Present-day IVF Babies Healthier: Scandinavian Study

  • A Scandinavian study revealed: Better techniques and policies have given children born from artificial fertilisation a much better chance of survival and good health.
  • Doctors looked at data from 1988 to 2007 from Denmark, Finland, Norway and Sweden for more than 92,000 children born through assisted reproductive technology (ART), the term for in-vitro and other methods.
  • Of them, more than 62,000 were single births and more than 29,000 were twins.
  • The health of the babies at birth and in their first year of life was compared to that of children conceived without ART.
  • Anna-Karina Aaris Henningsen at the University of Copenhagen said: We observed a remarkable decline in the risk of being born preterm or very preterm.
  • The proportion of single ART babies born with a low or very low birth weight also decreased.
  • The rates for stillbirths and death during the first year declined among both singletons and twins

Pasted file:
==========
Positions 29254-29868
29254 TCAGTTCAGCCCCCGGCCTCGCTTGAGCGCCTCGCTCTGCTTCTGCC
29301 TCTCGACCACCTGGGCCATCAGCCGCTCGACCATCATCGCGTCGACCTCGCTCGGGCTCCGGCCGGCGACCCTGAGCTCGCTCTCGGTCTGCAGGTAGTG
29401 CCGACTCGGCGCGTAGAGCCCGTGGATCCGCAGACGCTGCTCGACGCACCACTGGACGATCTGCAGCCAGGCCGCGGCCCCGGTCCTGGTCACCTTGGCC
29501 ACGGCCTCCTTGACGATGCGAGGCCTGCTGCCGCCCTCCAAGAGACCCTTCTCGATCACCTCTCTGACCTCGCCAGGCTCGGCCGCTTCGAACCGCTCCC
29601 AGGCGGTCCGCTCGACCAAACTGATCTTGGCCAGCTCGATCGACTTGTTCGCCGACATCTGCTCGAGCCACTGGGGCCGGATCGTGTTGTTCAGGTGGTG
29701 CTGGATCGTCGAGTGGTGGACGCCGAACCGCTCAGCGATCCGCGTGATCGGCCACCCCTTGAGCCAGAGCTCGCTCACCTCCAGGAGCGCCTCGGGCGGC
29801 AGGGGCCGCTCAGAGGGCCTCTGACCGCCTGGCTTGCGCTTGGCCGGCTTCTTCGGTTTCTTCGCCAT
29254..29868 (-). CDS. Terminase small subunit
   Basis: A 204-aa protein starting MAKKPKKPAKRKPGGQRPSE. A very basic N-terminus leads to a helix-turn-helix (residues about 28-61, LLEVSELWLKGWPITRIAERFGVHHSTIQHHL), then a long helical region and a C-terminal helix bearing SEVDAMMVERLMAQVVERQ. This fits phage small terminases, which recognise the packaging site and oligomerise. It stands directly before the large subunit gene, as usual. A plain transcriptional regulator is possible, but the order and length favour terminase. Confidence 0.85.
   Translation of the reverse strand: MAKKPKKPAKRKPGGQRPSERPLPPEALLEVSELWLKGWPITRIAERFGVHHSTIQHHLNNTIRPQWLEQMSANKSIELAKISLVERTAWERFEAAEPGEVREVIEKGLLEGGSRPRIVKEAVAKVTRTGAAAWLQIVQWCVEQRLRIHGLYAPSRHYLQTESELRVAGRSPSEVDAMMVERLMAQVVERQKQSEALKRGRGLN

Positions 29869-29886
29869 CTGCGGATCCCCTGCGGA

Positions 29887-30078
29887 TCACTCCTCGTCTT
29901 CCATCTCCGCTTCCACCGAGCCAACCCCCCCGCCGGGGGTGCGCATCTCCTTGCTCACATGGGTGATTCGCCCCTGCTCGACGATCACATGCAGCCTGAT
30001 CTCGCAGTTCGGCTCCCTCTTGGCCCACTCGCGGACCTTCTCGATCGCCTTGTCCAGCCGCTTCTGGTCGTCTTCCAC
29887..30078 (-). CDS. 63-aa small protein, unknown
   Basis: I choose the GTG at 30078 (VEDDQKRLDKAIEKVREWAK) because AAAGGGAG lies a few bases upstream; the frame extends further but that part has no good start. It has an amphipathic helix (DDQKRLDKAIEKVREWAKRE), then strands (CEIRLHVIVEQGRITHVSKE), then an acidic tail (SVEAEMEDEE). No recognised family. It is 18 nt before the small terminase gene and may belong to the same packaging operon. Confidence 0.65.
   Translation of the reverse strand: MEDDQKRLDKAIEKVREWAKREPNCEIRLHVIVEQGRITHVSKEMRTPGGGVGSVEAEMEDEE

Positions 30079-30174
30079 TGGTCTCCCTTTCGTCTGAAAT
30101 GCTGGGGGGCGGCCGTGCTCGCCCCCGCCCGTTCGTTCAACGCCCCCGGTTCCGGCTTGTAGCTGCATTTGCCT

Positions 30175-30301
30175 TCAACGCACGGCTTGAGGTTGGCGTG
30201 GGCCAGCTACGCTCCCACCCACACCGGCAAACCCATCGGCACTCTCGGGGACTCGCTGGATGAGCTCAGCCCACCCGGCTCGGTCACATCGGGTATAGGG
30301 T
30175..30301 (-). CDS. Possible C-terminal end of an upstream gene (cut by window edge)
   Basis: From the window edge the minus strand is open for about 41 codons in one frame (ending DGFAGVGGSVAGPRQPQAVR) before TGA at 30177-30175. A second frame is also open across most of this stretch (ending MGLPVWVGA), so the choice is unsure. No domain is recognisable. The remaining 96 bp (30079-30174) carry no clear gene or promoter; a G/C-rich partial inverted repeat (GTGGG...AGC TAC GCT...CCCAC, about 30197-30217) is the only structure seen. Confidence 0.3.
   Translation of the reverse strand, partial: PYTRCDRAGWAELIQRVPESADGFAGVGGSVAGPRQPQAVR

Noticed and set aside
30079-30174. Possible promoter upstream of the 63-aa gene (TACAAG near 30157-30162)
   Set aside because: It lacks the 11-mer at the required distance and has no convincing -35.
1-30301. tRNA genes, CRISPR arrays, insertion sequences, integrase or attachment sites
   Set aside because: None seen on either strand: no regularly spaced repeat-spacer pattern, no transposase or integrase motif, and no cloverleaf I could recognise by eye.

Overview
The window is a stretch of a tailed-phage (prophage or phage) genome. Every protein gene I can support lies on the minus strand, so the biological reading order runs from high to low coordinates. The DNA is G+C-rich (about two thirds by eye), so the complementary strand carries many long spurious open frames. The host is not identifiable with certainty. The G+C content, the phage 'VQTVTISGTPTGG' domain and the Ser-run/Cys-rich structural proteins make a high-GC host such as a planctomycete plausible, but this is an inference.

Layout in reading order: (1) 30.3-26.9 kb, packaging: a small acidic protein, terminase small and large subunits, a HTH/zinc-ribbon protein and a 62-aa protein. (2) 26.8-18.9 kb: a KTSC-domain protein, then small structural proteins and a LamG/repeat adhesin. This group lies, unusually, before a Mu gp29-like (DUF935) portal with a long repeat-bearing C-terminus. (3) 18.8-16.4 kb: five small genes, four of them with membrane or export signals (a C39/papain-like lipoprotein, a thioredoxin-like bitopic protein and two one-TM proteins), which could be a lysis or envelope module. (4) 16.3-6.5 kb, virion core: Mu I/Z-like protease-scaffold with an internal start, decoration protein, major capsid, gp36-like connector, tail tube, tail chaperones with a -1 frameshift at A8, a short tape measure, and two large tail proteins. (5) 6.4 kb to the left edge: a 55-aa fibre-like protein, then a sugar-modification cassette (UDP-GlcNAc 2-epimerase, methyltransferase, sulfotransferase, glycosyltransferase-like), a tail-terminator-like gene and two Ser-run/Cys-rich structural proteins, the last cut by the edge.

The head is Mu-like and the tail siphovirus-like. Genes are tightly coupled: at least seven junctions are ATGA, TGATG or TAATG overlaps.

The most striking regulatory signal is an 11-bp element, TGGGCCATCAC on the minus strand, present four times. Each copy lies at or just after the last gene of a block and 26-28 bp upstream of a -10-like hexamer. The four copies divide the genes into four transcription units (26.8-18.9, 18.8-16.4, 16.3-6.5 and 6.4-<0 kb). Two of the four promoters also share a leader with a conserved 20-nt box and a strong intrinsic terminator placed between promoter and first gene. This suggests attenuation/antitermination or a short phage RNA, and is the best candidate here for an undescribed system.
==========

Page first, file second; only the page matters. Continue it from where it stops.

• Fewer ART twins were stillborn or died during the first year compared with spontaneously conceived twins.
  • Several factors contributed to the improvement.
  • Laboratories became more skilled at culturing fertilised eggs before returning them to the uterus and hormonal drugs to stimulate ovaries for egg harvesting were milder than before.
  • The biggest gain, was in a policy change to encourage a single embryo implant at a time, not several.
  • Multiple embryos boost the chance of a live birth, but also raise the odds of having twins or triplets, which can result in lower birth weight and health complications.